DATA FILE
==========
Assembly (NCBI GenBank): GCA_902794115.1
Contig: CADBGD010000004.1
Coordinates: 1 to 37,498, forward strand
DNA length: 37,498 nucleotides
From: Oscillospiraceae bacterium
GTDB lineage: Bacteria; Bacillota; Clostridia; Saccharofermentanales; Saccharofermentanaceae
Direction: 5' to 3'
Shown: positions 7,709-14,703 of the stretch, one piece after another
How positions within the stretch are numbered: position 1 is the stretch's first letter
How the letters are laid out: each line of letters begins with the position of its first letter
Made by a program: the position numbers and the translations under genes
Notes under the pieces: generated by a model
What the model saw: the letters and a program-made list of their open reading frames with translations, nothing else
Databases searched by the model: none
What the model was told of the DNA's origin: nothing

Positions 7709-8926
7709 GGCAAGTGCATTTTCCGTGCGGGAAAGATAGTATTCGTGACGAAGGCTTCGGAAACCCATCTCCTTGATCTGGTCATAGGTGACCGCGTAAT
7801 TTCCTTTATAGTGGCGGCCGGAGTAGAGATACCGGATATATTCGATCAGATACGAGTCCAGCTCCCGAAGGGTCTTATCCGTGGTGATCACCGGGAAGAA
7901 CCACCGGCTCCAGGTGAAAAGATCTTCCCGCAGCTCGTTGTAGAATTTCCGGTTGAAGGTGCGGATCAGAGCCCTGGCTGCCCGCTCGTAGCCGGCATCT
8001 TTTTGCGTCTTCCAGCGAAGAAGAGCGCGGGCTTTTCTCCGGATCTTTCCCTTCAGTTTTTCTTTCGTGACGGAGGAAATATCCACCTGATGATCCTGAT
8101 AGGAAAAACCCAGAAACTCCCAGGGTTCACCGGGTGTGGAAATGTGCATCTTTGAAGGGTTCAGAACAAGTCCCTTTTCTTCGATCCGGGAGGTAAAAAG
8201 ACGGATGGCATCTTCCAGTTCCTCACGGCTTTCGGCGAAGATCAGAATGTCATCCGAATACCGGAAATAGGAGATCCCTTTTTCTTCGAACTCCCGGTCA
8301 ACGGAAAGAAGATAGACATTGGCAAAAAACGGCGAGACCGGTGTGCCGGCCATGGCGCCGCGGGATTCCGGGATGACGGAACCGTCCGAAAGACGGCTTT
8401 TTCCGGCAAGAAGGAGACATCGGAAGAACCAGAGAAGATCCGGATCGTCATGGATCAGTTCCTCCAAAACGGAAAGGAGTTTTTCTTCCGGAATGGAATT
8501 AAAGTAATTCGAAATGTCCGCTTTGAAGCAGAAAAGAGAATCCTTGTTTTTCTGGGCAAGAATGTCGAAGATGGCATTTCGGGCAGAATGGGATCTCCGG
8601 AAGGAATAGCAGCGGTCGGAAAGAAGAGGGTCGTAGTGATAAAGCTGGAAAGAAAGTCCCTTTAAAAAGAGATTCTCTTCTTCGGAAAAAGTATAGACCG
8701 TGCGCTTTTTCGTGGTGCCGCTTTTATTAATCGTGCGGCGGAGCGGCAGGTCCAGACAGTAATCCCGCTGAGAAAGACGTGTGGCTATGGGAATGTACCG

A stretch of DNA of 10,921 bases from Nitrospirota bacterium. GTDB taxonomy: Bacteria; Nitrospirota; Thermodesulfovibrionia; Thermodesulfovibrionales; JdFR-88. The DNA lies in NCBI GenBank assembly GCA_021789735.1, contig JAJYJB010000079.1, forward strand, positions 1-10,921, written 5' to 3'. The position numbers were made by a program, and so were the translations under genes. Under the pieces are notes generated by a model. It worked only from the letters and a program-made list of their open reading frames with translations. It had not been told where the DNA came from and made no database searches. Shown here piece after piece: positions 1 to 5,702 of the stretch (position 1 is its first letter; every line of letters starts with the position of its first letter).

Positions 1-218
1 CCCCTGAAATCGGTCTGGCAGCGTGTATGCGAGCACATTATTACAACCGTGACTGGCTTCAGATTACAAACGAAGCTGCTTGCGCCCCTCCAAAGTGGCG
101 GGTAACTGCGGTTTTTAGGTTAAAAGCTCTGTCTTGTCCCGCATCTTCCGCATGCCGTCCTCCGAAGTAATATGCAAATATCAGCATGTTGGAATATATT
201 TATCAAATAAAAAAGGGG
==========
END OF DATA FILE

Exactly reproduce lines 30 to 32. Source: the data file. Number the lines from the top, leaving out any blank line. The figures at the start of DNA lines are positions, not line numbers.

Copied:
1 CCCCTGAAATCGGTCTGGCAGCGTGTATGCGAGCACATTATTACAACCGTGACTGGCTTCAGATTACAAACGAAGCTGCTTGCGCCCCTCCAAAGTGGCG
101 GGTAACTGCGGTTTTTAGGTTAAAAGCTCTGTCTTGTCCCGCATCTTCCGCATGCCGTCCTCCGAAGTAATATGCAAATATCAGCATGTTGGAATATATT
201 TATCAAATAAAAAAGGGG